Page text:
U.S. plans to add more Chinese companies to Xinjiang’s blacklist business and economic news
At least 14 Chinese companies will be added to the list of entities as early as Friday due to reports of abuse of Muslim Uighurs.
Two sources told Reuters that the Biden administration will include more than 10 Chinese companies on its economic blacklist as early as Friday on charges of alleged human rights violations and high-tech surveillance in Xinjiang.
The US Department of Commerce’s actions were taken after five other companies and other Chinese entities were blacklisted for allegations of forced labor in western China.
The increase in the list of entities of the Ministry of Commerce is part of the Biden administration’s efforts Hold China accountable for human rights violations, The source said.
China refuted the allegations of genocide and forced labor in Xinjiang and stated that its policies are necessary to eradicate separatists and religious extremists who planned attacks and provoked between the Uyghurs, who are mainly Muslims, and the Han Chinese, the largest ethnic group in China. intense situation.
The Chinese Embassy in Washington did not immediately respond to a request for comment.
One of the sources said that the department plans to add 14 Chinese companies to the list of entities in response to infringements in Xinjiang.
The identity of the added company is unclear. Some companies from other countries will also be added to the department’s blacklist as soon as possible on Friday.
The White House declined to comment, and the Department of Commerce did not immediately respond to a request for comment.
Abuse of Uyghurs
These increases are the latest step by President Joe Biden to pressure China because what the government says is increasing human rights violations against Uighurs in Xinjiang.
Generally speaking, when a physical listed company seeks a license to receive items from a US supplier, it needs to apply for a license from the Ministry of Commerce and face strict review.
Last month, the U.S. Department of Commerce stated that it was adding five Chinese entities, “they are accepting or using forced labor in the implementation of the People’s Republic of China’s repression of the Muslim minority in the Xinjiang Uyghur Autonomous Region.”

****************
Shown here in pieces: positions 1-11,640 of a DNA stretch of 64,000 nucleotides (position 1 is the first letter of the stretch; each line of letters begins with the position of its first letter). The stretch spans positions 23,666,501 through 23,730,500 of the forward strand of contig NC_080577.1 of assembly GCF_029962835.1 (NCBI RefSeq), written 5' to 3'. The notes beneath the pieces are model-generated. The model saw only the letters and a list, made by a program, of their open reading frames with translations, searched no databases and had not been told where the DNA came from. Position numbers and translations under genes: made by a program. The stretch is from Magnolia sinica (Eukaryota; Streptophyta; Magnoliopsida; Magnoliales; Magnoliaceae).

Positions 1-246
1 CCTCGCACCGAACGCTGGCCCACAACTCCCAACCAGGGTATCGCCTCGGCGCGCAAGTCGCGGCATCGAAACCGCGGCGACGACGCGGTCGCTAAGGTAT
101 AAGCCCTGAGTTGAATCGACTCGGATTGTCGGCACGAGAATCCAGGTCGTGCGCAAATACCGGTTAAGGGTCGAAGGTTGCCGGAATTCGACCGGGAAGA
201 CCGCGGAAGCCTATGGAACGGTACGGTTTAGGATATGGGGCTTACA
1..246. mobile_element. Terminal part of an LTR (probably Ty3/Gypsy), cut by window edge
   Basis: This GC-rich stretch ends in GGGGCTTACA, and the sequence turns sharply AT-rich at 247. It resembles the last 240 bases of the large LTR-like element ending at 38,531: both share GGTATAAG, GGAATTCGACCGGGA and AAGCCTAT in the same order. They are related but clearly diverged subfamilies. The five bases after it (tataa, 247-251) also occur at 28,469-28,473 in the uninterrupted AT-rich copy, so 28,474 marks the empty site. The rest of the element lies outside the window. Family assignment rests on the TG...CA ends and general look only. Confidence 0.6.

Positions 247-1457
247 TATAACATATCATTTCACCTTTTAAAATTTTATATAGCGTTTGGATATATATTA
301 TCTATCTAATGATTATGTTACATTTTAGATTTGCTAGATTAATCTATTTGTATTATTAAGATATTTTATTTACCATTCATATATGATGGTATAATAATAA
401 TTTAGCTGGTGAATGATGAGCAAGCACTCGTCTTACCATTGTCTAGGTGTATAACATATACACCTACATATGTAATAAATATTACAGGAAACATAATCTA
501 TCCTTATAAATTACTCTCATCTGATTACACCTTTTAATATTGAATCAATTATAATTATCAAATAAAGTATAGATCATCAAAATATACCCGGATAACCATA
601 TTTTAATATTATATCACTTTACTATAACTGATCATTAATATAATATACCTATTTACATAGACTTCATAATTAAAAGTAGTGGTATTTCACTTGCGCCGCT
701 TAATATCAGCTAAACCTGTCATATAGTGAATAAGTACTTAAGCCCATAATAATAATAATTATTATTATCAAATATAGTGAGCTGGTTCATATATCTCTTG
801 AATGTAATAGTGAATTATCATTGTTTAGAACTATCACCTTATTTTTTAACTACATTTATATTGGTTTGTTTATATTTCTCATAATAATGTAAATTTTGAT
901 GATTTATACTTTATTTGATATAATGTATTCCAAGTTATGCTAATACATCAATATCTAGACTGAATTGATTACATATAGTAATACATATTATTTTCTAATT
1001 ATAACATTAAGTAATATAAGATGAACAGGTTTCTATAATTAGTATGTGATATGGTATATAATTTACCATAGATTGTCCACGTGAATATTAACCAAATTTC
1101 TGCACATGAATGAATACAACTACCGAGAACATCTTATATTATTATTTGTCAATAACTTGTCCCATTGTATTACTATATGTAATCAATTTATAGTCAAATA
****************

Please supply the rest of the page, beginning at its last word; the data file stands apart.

The department stated that the June action targeted five entities, including the Chinese solar panel materials company Hosine Silicon Industry, “the ability to acquire goods, software, and technology…this is part of the strong measures taken by the U.S. government. Opposition. China’s continued suppression of Muslim minorities in Xinjiang”.
This is not the first time that the U.S. government has targeted companies related to China Allegations against high-tech surveillance activities in Xinjiang.
In 2019, the Trump administration included some of China’s top artificial intelligence startups on its economic blacklist to treat Muslim minorities.
The Ministry of Commerce under Trump has targeted 20 Chinese Public Security Bureaus and 8 companies, including video surveillance company Hikvision, and facial recognition technology leaders Shangtang Group and Megvii Technology.
The U.S. Department of Commerce stated in 2019 that these entities are involved in “high-tech surveillance against Uighurs, Kazakhs, and other members of Muslim minorities.”
UN experts and human rights organizations estimate that more than one million people have been detained in Xinjiang’s vast system of concentration camps in recent years, most of whom are members of Uyghurs and other Muslim minorities.